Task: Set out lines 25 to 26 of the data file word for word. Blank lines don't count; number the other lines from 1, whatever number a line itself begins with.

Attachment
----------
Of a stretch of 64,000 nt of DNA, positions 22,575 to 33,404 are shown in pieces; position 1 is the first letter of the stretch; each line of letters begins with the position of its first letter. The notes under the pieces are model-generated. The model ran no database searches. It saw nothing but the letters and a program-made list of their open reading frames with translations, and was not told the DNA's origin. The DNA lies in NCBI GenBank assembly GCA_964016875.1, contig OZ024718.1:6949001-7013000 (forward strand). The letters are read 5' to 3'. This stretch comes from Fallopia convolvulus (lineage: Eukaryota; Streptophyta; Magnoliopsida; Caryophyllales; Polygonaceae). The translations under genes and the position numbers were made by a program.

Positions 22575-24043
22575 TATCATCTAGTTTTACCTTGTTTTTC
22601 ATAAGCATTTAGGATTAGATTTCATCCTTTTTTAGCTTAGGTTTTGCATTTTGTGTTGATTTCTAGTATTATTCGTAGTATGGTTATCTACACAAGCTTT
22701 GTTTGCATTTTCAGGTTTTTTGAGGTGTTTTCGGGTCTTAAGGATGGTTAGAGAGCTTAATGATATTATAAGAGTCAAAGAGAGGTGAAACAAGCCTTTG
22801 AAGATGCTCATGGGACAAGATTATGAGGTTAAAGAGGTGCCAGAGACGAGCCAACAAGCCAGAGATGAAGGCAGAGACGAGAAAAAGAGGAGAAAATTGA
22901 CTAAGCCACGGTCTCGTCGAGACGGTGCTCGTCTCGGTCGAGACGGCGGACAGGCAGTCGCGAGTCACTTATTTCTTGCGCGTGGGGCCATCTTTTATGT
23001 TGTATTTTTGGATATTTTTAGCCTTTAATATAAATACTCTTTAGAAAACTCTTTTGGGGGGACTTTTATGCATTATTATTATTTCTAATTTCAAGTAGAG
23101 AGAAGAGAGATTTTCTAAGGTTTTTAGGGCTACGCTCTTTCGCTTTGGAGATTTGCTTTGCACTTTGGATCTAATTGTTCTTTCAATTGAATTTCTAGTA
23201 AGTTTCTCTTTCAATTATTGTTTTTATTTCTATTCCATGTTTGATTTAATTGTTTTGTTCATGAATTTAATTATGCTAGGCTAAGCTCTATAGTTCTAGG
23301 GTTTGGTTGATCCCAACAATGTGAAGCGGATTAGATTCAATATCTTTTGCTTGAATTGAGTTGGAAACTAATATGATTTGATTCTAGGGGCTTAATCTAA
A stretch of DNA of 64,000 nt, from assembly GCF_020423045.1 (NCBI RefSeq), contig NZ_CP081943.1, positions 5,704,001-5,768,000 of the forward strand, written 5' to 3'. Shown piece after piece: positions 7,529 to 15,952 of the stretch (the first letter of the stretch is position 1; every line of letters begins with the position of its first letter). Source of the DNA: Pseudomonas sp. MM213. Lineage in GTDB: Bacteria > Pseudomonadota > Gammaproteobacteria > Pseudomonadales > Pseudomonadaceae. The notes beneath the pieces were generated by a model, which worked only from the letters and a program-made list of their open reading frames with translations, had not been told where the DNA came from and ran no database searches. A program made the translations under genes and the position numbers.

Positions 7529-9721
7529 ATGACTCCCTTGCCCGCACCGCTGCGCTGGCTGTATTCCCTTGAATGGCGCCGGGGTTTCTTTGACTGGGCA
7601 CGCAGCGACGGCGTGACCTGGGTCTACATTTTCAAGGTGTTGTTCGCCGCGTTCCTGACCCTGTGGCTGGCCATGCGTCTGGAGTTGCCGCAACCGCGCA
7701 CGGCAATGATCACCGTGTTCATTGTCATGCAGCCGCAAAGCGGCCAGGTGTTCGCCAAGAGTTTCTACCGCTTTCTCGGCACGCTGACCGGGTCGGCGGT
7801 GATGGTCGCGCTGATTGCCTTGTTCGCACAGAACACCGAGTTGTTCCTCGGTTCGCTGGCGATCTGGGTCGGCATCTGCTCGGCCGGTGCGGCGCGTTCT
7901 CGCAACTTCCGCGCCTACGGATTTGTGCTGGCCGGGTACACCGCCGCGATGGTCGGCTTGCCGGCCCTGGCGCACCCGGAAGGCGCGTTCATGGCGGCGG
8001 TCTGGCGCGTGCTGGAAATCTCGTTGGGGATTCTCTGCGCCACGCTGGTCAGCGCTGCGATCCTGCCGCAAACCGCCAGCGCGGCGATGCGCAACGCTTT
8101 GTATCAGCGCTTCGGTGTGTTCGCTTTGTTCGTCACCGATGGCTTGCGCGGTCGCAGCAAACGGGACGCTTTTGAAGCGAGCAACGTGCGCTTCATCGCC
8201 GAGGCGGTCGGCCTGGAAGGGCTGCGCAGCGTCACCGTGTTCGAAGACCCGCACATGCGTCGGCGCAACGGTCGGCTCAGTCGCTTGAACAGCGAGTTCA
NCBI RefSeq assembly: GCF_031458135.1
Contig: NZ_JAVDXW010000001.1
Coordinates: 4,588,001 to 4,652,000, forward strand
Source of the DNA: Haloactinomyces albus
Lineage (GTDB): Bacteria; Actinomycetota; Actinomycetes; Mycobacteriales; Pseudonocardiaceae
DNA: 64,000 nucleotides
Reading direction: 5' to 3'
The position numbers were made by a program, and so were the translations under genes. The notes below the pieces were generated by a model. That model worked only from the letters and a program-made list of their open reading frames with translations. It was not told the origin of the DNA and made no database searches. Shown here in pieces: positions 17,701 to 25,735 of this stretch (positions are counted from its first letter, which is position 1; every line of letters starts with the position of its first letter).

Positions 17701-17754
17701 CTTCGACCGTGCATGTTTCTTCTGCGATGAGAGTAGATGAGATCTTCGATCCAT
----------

Source of the DNA: Haloactinomyces albus
Lineage (GTDB): Bacteria; Actinomycetota; Actinomycetes; Mycobacteriales; Pseudonocardiaceae